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The Jewish Value of Voting

I don’t recall “The Jewish Vote” ever being such a widely discussed topic during a presidential election in my lifetime. Not only is there speculation about how American Jews will vote today, but opinion polling of Israelis is making world news as well.

A Times of Israel survey of 400 adult Israelis showed they prefer GOP candidate Mitt Romney (45%) to President Barack Obama (29%) for president. And according to “exit polling” of Israeli expats who voted absentee in the U.S. elections (up over 400% this election) conducted by, a full 85% reportedly voted for Romney. President Obama only received 14.3%, which is 40% lower than the vote he received from Israel in 2008 thereby making Israel even more Republican-leaning than Utah, Oklahoma or Wyoming.

The JTA reports that Jewish votes in swing states are stirring emotions and that Jewish votes in these states are stressing themes of Jewish vulnerability and threatened Jewish values. “In the final days of what has been a close and bitterly contested election, it’s not so much that nothing is sacred in the fight for the Jewish vote. It’s that little that is sacred has not been put to use.” The article uses the hotly contested senate race in Ohio between Jewish Republican Josh Mandel (Ohio treasurer and a Marine vet) and incumbent Sherrod Brown, a Democrat. Members of the prominent Ratner family, who are related to Mandel by marriage, wrote a scathing letter in the Cleveland Jewish News attacking their cousin’s husband for his conservative views on same-sex marriage and gays in the military.

This election cycle has been an ugly one when it comes to the Jewish community. The lack of civility is something that I hope ends as soon as the results are in so that we can begin the healing process.

Rather than get into the whole heated political debate over which candidate for president will be better for Israel’s security or for American Jews’ social issues, I thought it would be nice to take a look at the Jewish value of voting and civic engagement.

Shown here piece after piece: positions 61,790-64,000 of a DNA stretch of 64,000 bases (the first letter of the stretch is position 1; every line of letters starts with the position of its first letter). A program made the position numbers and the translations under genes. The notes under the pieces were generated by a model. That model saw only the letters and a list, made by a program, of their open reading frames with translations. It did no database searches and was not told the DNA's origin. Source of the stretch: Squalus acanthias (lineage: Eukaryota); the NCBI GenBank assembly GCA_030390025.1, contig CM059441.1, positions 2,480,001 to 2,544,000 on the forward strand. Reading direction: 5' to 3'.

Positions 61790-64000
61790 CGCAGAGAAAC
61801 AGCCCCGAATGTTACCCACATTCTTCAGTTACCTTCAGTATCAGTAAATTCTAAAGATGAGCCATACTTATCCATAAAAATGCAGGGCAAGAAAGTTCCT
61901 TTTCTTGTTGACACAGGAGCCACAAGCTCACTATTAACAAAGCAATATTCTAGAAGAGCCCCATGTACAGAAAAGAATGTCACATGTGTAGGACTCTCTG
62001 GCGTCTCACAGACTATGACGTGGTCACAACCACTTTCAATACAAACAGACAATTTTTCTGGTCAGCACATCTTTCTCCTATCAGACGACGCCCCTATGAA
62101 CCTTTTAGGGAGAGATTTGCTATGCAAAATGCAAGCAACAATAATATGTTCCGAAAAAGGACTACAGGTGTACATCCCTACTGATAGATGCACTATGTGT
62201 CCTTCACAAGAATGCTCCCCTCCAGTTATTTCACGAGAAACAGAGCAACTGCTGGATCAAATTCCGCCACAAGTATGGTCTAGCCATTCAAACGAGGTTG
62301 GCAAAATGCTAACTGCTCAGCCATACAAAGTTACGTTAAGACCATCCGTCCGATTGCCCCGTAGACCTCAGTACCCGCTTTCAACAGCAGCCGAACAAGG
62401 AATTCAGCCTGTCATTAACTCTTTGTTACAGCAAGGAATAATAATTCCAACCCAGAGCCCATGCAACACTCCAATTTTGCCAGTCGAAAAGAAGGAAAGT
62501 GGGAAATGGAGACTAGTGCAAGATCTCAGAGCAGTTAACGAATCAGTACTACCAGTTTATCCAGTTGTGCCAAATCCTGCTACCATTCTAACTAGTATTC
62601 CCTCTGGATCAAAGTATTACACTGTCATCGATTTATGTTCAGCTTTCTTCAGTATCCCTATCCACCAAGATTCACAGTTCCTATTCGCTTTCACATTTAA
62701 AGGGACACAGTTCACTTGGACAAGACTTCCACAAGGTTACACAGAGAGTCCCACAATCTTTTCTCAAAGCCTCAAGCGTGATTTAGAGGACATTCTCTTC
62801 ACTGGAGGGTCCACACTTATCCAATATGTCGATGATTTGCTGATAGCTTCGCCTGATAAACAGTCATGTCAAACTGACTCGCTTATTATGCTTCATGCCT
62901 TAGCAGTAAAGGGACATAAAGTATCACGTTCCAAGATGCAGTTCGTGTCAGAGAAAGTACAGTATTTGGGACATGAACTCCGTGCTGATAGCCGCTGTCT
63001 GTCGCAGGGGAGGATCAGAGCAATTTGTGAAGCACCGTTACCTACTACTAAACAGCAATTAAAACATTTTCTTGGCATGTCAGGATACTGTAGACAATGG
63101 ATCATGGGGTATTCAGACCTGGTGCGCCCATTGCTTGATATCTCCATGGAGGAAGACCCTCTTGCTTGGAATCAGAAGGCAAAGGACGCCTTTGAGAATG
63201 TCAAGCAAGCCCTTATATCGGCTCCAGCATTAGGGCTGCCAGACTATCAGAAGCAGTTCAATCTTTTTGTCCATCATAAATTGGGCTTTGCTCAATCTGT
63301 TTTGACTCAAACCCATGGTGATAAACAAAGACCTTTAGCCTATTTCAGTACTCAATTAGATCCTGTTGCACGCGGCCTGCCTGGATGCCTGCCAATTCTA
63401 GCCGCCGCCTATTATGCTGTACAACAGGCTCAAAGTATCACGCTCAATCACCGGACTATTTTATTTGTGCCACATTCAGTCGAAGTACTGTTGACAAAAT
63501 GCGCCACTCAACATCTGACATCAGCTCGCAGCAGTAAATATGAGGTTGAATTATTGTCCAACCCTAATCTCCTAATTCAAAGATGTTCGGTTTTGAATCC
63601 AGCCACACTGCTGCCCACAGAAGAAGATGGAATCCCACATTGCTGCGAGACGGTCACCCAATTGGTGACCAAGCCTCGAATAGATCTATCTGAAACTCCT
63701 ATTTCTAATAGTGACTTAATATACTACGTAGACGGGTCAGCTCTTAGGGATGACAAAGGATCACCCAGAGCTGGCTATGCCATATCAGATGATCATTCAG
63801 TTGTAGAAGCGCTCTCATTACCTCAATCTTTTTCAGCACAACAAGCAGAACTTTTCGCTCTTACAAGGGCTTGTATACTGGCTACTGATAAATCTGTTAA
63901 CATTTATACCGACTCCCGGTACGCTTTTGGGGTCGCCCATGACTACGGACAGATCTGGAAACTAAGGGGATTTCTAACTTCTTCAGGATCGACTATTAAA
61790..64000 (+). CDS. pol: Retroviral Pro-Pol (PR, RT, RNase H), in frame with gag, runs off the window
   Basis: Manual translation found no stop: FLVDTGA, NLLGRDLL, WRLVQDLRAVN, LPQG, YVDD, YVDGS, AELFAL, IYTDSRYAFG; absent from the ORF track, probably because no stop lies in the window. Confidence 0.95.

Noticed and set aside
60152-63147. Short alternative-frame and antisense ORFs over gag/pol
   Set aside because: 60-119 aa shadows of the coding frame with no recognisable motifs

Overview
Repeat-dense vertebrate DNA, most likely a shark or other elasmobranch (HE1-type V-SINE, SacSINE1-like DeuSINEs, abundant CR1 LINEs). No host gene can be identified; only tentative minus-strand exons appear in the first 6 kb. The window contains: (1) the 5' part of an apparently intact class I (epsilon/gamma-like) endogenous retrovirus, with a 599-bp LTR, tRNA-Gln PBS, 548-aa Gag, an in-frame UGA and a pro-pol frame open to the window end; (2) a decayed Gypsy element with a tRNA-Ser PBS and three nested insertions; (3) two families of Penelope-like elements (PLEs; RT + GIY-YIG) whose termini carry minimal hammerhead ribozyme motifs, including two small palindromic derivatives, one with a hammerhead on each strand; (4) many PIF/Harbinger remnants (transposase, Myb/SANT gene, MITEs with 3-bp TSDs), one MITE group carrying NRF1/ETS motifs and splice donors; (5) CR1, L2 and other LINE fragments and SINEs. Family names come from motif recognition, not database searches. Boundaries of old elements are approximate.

The responsibility of choosing leaders dates all the way back to the Torah. In fact, it was a non-Israelite leader who first gave the recommendation of setting up a system of representatives who would render judgement based on the Law. In Exodus 18, Moses’ father-in-law Yitro advises, “Look for able men from all the people, men who fear God, who are trustworthy and hate a bribe, and place such men over the people as chiefs of thousands, of hundreds, of fifties, and of tens.”

In Deuteronomy 1:13 it says, “Choose for your tribes wise, understanding, and experienced men, and I will appoint them as your heads.” And later in Deuteronomy we learn the commandment to set up a one leader system. “When you come to the land that the Lord your God is giving you, and you possess it and dwell in it and then say, ‘I will set a king over me, like all the nations that are around me,’ you may indeed set a king over you whom the Lord your God will choose. One from among your brothers you shall set as king over you. You may not put a foreigner over you, who is not your brother.”

As I walk into the voting booth on Election Day I pause for a moment and study two Jewish texts. The first comes from a teaching in Pirkei Avot (the Ethics of the Sages). “Hillel taught: Do not separate yourself from the public.” Hillel reminds me that the civic act of voting is a value that I must uphold and not take for granted. When I cast my ballot I am declaring that I am a vocal part of the community.

The second text comes from Maimonides and reminds me of the importance of being free to choose. In his Laws of Repentance, Maimonides taught that making a choice is a central principle and a pillar of the Jewish faith. “As the Torah states: ‘Behold I have given you this day a choice between good and life, death and evil.’ It is also written in the Torah: ‘Behold, I have set before you today the blessing and the curse.’ In other words, the choice is in your hands. Any one of the deeds of men which a person desires to do, he may, whether good or evil… The Holy One, blessed be He, does not force people or decree upon them to do good or evil – rather, everything is left to their own choice.”

The responsibility to vote is part of what makes me so proud and appreciative to live in a democracy. I feel blessed to walk into the polling place and cast my ballot. Not only am I letting my voice be heard, I’m also expressing my right to choose and my responsibility as a member of the public community.

(c) Rabbi Jason Miller | | Twitter: @RabbiJason |